• In 2020, they received 1,081 legal requests, the majority of which were made in the USA, and removed 544,021 pieces of content for copyright violations.

  • And they’ve completely overhauled their Trust And Safety system, combining AI flagging with human moderation and a “trusted flagger program,” which involves 44 members from international non-profits that help various government agencies instantly remove content without Pornhub even being involved.

Is it perfect? No way. But it seems like a decent start. Ok, you’re next, every other platform on the internet.

Lil Nas X Goes Metal

So this video has a fun story attached to it. The guitar part was created by a TikToker called @rickyjab. His chug riffs were then dueted by a drummer on TikTok called @sageyweebs. Lil Nas X ended up sharing their version on Twitter, writing “Hard.” And then following it up with another tweet “let’s do it @Corpse_Husband.” And Corpse then responded, writing, “YESSSSS.” This could just be a bunch of social media theater or it could mean we might actually get a metal cover of “Montero”.

The Interesting Case Of YG’s “Meet The Flockers”

Last week, Bloomberg reported that YouTube employees were using Google’s internal community platform to attack the platform’s decision to not take down a song called “Meet The Flockers” by the rapper YG.

“Meet The Flockers” is about breaking into a Chinese family’s home and robbing them. And while it’s not overtly fascist or white nationalist like much of the content that gets removed from YouTube, the song kicked off an internal battle at YouTube about what the platform does about racist content. Employees had petitioned YouTube’s Trust & Safety team to remove the song, but the request was ultimately denied.

“While we debated this decision at length amongst our policy experts, we made the difficult decision to leave the video up to enforce our policy consistently and avoid setting a precedent that may lead to us having to remove a lot of other music on YouTube,” read an email obtained by Bloomberg from YouTube’s Trust & Safety.

That seemed to be it, until, over the weekend, “Meet The Flockers” and the entire album it was featured in, My Krazy Life, were pulled down from streaming platforms like YouTube and Spotify. A few viral tweets had made it seem like it was YouTube that finally stepped in, except that doesn’t seem to be the case. It seems it was Universal Music Group, the parent company of Def Jam, because yesterday, according to Pitchfork, the album reappeared with a now-censored version of “Meet The Flockers,” which no longer includes the opening line about breaking into a Chinese family’s house.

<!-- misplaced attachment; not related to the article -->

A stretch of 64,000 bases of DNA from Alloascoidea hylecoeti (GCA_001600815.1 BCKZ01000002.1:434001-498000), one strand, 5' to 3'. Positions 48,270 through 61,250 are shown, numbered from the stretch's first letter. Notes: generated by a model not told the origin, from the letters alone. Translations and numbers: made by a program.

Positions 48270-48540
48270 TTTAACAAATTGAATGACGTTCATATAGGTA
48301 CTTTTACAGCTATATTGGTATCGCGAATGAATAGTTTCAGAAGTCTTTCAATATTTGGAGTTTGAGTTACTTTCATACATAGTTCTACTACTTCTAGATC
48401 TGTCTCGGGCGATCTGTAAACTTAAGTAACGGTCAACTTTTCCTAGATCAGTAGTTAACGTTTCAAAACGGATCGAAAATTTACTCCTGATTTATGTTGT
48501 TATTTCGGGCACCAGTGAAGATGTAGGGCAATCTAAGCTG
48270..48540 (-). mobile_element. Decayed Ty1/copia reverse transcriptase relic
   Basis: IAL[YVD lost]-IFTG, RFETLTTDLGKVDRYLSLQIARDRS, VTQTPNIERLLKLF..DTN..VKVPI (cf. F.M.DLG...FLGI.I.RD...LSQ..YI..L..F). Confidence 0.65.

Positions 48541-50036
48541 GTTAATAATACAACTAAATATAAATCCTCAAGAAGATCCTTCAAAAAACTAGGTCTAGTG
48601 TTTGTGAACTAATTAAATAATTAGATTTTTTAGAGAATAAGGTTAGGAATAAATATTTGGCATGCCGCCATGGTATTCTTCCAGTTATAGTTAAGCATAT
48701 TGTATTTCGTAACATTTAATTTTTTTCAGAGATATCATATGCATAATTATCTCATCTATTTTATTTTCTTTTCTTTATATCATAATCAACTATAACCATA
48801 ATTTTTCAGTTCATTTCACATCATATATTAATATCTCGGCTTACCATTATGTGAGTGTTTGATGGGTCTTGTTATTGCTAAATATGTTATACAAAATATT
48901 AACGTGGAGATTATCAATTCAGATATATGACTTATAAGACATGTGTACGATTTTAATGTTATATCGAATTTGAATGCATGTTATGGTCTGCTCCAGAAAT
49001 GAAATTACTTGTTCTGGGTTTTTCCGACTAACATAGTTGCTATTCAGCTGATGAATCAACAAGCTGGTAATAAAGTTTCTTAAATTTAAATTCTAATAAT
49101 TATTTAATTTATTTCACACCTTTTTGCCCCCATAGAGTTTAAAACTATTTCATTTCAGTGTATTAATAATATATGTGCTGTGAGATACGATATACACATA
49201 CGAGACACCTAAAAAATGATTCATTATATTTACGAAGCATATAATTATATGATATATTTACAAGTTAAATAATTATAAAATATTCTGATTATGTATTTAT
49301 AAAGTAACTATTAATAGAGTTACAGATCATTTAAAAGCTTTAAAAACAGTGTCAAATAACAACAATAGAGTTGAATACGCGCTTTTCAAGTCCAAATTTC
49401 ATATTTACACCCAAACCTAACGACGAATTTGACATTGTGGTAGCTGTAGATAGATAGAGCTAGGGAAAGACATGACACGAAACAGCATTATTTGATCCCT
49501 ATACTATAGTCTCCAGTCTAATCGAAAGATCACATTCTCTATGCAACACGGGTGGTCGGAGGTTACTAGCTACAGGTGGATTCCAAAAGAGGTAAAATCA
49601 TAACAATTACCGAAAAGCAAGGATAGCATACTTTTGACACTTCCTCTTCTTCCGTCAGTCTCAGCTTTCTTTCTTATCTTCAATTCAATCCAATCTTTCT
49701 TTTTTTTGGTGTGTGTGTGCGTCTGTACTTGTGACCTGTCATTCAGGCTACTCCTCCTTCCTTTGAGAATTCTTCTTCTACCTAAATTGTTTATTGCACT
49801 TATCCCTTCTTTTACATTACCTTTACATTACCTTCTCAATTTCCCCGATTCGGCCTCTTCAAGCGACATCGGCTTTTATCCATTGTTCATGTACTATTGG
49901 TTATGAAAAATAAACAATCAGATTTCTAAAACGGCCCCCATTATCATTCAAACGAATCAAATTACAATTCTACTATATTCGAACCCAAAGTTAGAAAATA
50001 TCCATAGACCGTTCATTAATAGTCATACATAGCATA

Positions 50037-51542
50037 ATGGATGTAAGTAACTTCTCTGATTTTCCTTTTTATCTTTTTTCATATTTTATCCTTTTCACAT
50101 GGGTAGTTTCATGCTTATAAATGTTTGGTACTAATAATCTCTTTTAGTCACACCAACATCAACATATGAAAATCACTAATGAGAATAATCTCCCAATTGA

The whole story is one of those perfect encapsulations of how messy moderating a platform like YouTube is. Even when their own employees are advocating for offensive material to be pulled down, they didn’t actually intervene, waiting instead for another massive company to decide it was worth getting involved, which sort of speaks to the completely broken way the internet is built right now: Different giant companies all waiting to see which other companies will act first.

Is This The Best Video Game Ever?

I really cannot recommend enough clicking through and going through the thread of people sharing their favorite clips from the game. I tracked down the name of the app. It’s called Super Fight M. One Twitter user wrote, “I don't recommend downloading” and said that the app constantly asks permission to make phone calls for you lol.

Possible malware or not, sadly, it seems like the game was removed from the Android Play Store in January 2021. Here’s a YouTube play-through of the game though if you’re curious.

Discord Is Still Very Much Radicalized

I’m a big Discord fan. I use it pretty much all day now. But I also spent several years hiding out in neo-nazi Discord servers reporting on radicalized users. So I’m aware of its problems. I think Discord has done a lot to combat their post-Gamergate reputation of “Slack for violent extremist gamers,” but it seems like there’s still a long way to go. The company released a transparency report last week for the second half of 2020. Between July and December of last year 132,000 users were reported for harassment. And, according to NPR, 2,212 extremist communities were taken down, 1,500 of which were noticed by their community team first. Which definitely adds a bit more context to the incident back in January when the r/WallStreetBets server was shutdown by Discord amid the GameStop pump for being extremely racist.

In less serious news, I also recently learned about “anime couples” servers, which have shaken me to my core.

A Good Tweet

A Very Important Twitch Channel

My friend Kat tweeted about this channel earlier this week. It’s a Japanese account that just streams cats 24/7. It’s perfect.

One More Good Tweet

P.S. here’s a good video.

***Any typos in this email are on purpose actually***

Join the conversation

or to participate.